She did not reply right away, but then calmly said, “Keh Roshon; Saras dih.”

Martians did not destroy their world as Ly-Dian led us to believe; we did. The ETA was about to repeat the same blunders committed in Mu and Atlantis, helplessly influenced by memories that will not rest. Oh, how history repeats itself and how obvious the cyclic mechanism that makes it so! But this was not the beginning of our despicable legacy; it stemmed yet further into the past. Dozens of space battles from times prior to Mu dashed before our eyes, then stopped. Room lights returned to normal luminescence, the main doorway opened, and we were left to ponder silently upon our wicked legacy.

In May Len’s virtuous presence, guilt-ridden words jarred uncontrollably as if some strange tongue struggled vainly to establish firm hold of me. Her tender glance strived patiently to awaken dormant memories with silent lyrics stirred by celestial compassion. “Do you remember?” her caring countenance suggested. I did not know what to remember, although grave remorse flowed through my being with untold ardor from sources unknown.

Shudders stressed my body for composure, becoming increasingly aware I had something to do with all this. I respectfully told May Len, “Ceh keh ináh,” meaning “I do not sister,” but her semblance did not change.

I never imagined our past garnished such degree of destruction and could not bear knowing the reasons why—reasons I would discover soon enough. The sad thing was that these past civilizations reached social and technical pinnacles similar to present day, before plunging into perdition. I had every reason to believe our immediate future was in jeopardy, and perhaps this was the primary motive prompting this contact.

May Len gently gathered my shuddering vessel upon her soft, caring arms, begging my strong, uncontrollable cries to rest upon her clean soul. I grieved profusely, no longer able to avoid soiled tears from leaving restricted hideouts. In that moment of lasting sorrows, my voice silenced, the heart released its borne sentiment, and my soul burst loose its hold on life’s joys. Hans and Sean watched my emotions unfold rather concerned but kept their distance unsure what to do about it.

May Len, on the other hand, regained her radiant everlasting smile, and amiably called me by name, but I could not respond. Her divine gaze briefly turned to one of sadness, knowing how I felt. But quickly regaining her limitless joy, she placed a hand on my left arm and called my name once again. Failing to respond, she put both her hands on my shoulders, directed a soothing inviting smile, and nodded in the negative indicating I should not linger behind guilt; but my intolerable remorse held its course as warm tears crashed in torrents defiling her gleaming bronze shoes.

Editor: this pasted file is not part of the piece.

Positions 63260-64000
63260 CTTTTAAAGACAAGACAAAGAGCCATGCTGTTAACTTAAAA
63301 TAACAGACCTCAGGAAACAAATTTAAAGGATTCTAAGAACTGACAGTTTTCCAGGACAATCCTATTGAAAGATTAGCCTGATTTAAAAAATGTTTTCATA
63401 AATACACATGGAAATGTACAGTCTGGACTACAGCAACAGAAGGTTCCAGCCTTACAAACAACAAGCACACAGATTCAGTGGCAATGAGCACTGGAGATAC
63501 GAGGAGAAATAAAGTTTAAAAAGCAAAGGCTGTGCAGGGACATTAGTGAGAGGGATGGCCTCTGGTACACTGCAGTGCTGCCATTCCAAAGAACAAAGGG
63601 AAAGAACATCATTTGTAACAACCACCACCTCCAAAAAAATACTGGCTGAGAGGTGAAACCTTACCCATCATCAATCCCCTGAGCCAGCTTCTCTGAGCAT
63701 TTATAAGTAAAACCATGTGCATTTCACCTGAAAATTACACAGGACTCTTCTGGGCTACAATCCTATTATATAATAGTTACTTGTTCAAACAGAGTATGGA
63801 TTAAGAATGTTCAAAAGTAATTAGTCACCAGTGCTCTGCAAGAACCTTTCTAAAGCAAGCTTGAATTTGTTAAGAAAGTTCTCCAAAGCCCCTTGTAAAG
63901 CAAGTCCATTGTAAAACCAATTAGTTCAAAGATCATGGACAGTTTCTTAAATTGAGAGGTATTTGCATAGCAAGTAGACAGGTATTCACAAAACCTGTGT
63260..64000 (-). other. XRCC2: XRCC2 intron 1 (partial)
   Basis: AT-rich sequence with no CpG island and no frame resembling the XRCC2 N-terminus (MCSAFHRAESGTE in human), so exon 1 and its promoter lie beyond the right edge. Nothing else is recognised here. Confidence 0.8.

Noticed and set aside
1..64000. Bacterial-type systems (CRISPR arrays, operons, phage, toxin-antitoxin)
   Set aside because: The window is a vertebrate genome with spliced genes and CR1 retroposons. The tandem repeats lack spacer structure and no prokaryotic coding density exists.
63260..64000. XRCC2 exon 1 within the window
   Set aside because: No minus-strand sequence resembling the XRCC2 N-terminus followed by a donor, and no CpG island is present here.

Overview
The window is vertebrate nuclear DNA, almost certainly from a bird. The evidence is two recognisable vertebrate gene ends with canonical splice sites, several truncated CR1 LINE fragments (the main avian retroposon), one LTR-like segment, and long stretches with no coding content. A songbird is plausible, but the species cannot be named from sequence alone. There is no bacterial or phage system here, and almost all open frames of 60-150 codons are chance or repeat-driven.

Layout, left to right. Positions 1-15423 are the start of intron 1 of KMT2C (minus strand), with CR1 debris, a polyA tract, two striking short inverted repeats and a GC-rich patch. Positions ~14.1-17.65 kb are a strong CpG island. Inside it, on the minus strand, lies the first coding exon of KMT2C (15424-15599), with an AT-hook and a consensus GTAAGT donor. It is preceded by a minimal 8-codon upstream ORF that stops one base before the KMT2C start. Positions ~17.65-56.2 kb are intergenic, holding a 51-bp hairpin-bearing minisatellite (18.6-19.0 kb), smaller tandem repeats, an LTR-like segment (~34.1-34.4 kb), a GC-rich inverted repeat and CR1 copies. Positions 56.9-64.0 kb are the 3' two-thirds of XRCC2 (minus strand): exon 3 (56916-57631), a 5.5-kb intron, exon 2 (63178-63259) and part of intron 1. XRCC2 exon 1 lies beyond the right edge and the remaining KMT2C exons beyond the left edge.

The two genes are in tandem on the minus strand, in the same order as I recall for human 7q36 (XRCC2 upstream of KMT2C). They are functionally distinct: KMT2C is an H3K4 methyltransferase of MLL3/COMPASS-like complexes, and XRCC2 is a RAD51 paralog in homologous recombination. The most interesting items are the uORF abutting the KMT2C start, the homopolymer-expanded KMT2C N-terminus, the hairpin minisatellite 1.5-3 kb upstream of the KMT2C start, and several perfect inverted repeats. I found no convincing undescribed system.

With utmost respect, she reached up and placed a gentle kiss on my tearing cheek, but I could not return her gesture. I felt like a criminal suffering from amnesia, being reminded of previous immoral activities. Still, I was driven by a sixth sense that somehow knew with outstanding precision the full extent of my awful legacy.

Most humbly, May Len took me deep onto her loving wings, sweetly wrapped my being within her gentle embodiment, and tenderly asked me to stop crying, “Di keh gamiéh, ezi tennéh.”

Intensely enraptured by the amorous rhythm of her singing heart and the gentle petals that adorned her delicate hands cast upon my hair, the only words that dared gather unto my lips glided repentantly from a broken heart unto her compassionate, radiant eyes, “Plevah, ezi inah, plevah; sorry.”

Determined to snap me out of it, she closed her eyes and smiled widely as a slight glow enveloped her being. Immediately, a wondrous sense of well-being relieved my poignant state of mind with a quick gasp. It felt like a long-lost friend entered my mind, warmly greeted me, and tenderly erased all previous negative thoughts with one gentle sweep.

Unexpectedly, she placed a segment from the Uzboi Vallis vision into my mind where the young girl said, “Friend, brother.” Reasons behind its saga were just as mysterious as May Len’s reasons for bringing it up. But then, it occurred to me, was May Len the young girl in the vision, and what about the boy? She did not answer the question though confirmed the vision was factual. The importance of May Len’s affirmation would not sink in for several months to come, and what a surprise it would be.

Gently reaching down to the ground, she picked up an invisible object, held it up on her right hand, and tapped it a few times. She then extended her left hand and nodded. I realized she was asking for the flashlight I found, so I quickly produced it and gently placed it upon her hand with a slow bow.

“Veteché biga lunei,” she spoke into the flashlight, and a hologram instantly revealed several brief recorded messages of the child from the vision. May Len smiled when recordings of both children appeared, at times more so than others depending what was being said, but made no attempt to translate. Shortly after, she tapped the flashlight, the projection stopped, and she handed the device back to me.